Vincentian Chair Lecture Focuses on Equity in the Workplace

Minda Harts headshot
February 19, 2021

Women of color face particular challenges in corporate America: micro and macroaggressions, casual and systemic racism, and a lack of allyship. All contribute to feelings of isolation and devaluation, impacting many careers before they have a chance to flourish. Author Minda Harts, founder and Chief Executive Officer of  The Memo, LLC, delivered that message during her lecture, “Catalyzing Equity: Securing a Seat at the Table.”

Each academic year, the Vincentian Center for Church and Society (VCCS) sponsors a series of academic lectures around a specific theme pertaining to equity and human rights. As part of the 2020–21 Vincentian Chair of Social Justice lecture series, “Women of Color in the Academy,” Ms. Harts discussed her experiences as a woman of color in the workplace and her commitment to change a system she believes is broken.

“Ms. Harts’ personal, practical, and powerful presentation on the experience of women of color in the business world captured the purpose of this series,” observed Rev. Patrick J. Griffin, C.M., Executive Director, VCCS. “Her words of encouragement offered direction to women of color and to those who seek to support these women in the pursuit of just and equitable advancement. Our Christian and Vincentian values found a home in this conversation.” 

A first-generation college student and the first in her family to assume a corporate role, Ms. Harts initially believed that hard work, perseverance, and motivation would earn her “a seat at the table.” However, in her experience, a meritocracy did not exist.

“You can work the hardest, come in early and stay late, and others will still get advanced before you,” she observed. Ms. Harts noted that she was often the only woman of color in these roles. “After a while, you feel a sense of isolation. You wonder if you belong in these environments because everything around you shows that you do not.”

Ms. Harts felt that she did not have the agency to speak out against what she thought was wrong; she was often told she took things the wrong way. “What I found out later was that we all have a voice,” she said. “We just have to find out how to use it.”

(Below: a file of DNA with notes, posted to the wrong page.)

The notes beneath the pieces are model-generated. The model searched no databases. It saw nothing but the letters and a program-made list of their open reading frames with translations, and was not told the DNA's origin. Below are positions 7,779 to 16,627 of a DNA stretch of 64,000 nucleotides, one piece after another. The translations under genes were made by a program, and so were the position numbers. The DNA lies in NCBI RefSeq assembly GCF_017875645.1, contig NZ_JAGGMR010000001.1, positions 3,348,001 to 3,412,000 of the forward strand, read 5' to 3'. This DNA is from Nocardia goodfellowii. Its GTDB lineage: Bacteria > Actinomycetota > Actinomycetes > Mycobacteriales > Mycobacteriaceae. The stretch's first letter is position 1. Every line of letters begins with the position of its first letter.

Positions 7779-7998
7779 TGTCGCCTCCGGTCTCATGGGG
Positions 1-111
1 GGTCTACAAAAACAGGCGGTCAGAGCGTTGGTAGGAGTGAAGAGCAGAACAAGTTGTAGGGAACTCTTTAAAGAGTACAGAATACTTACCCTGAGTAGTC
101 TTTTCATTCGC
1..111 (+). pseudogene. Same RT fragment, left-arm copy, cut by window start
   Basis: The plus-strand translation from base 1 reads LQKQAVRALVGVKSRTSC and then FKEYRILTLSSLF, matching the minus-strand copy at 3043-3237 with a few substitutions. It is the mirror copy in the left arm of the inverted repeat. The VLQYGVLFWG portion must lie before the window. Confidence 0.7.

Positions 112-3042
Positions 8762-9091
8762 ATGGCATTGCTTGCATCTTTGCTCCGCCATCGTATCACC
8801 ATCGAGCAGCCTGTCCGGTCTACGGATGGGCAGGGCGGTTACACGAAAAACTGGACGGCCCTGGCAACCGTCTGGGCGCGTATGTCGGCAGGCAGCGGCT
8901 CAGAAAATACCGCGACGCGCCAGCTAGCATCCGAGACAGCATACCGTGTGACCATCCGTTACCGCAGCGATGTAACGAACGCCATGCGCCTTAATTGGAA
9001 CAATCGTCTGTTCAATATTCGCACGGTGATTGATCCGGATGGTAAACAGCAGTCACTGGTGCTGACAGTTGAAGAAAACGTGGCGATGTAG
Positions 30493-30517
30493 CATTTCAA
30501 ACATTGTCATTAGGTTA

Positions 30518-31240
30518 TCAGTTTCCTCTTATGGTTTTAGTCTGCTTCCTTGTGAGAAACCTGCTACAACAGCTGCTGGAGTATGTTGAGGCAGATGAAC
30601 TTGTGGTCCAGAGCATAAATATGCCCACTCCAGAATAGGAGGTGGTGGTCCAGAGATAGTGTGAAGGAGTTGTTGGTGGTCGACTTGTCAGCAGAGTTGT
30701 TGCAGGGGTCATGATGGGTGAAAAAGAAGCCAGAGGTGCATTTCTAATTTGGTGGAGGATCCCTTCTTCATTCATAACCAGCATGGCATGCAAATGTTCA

She added that even in those moments when harm was not intended, people need to acknowledge that harm was caused.

“We have to interrogate and investigate in the workplace,” she said. “Because at the end of the day, don’t we want a workplace that works for everybody? Don’t we want a workplace in which people are thriving, and not just surviving?”

Ms. Harts feels like often these conversations are conducted in an unhealthy way. She began to think about her legacy and how she could enhance these interactions. “Would I have the courage to leave the workplace better than I found it?”

Recognizing she had a sphere of influence in her own world, Ms. Harts realized she could make life better for the women of color who followed. She also believed she could help educate managers on how to become active listeners and allies. “If I could find my voice, maybe I could inspire others to do the same.”

Ms. Harts noted that in moments of crisis, “No one showed up for me, and I did not feel like I could show up for myself.” Upon realizing she worked somewhere where managers stood with people causing the harm, she made a fateful decision: she would not allow this to happen to another woman of color if she could help it.

She started The Memo, LLC, in 2015 as a resource and career platform for women of color in the workplace. “There is hope on the other side,” she said. “There are tables at which we can be seated. There are managers who are invested in our success. There are spaces where we can have psychological safety.” 

Ms. Harts then wrote her first book, The Memo: What Women of Color Need to Know to Secure a Seat at the Table. “So many women of color were able to read about their experiences in the workplace through mine.”

Ms. Harts wants women of color to know they do not have to defer their dreams because of a toxic workplace. “There are tools we can use and decisions we can make, because we belong in every room—but maybe every room does not deserve to have us.”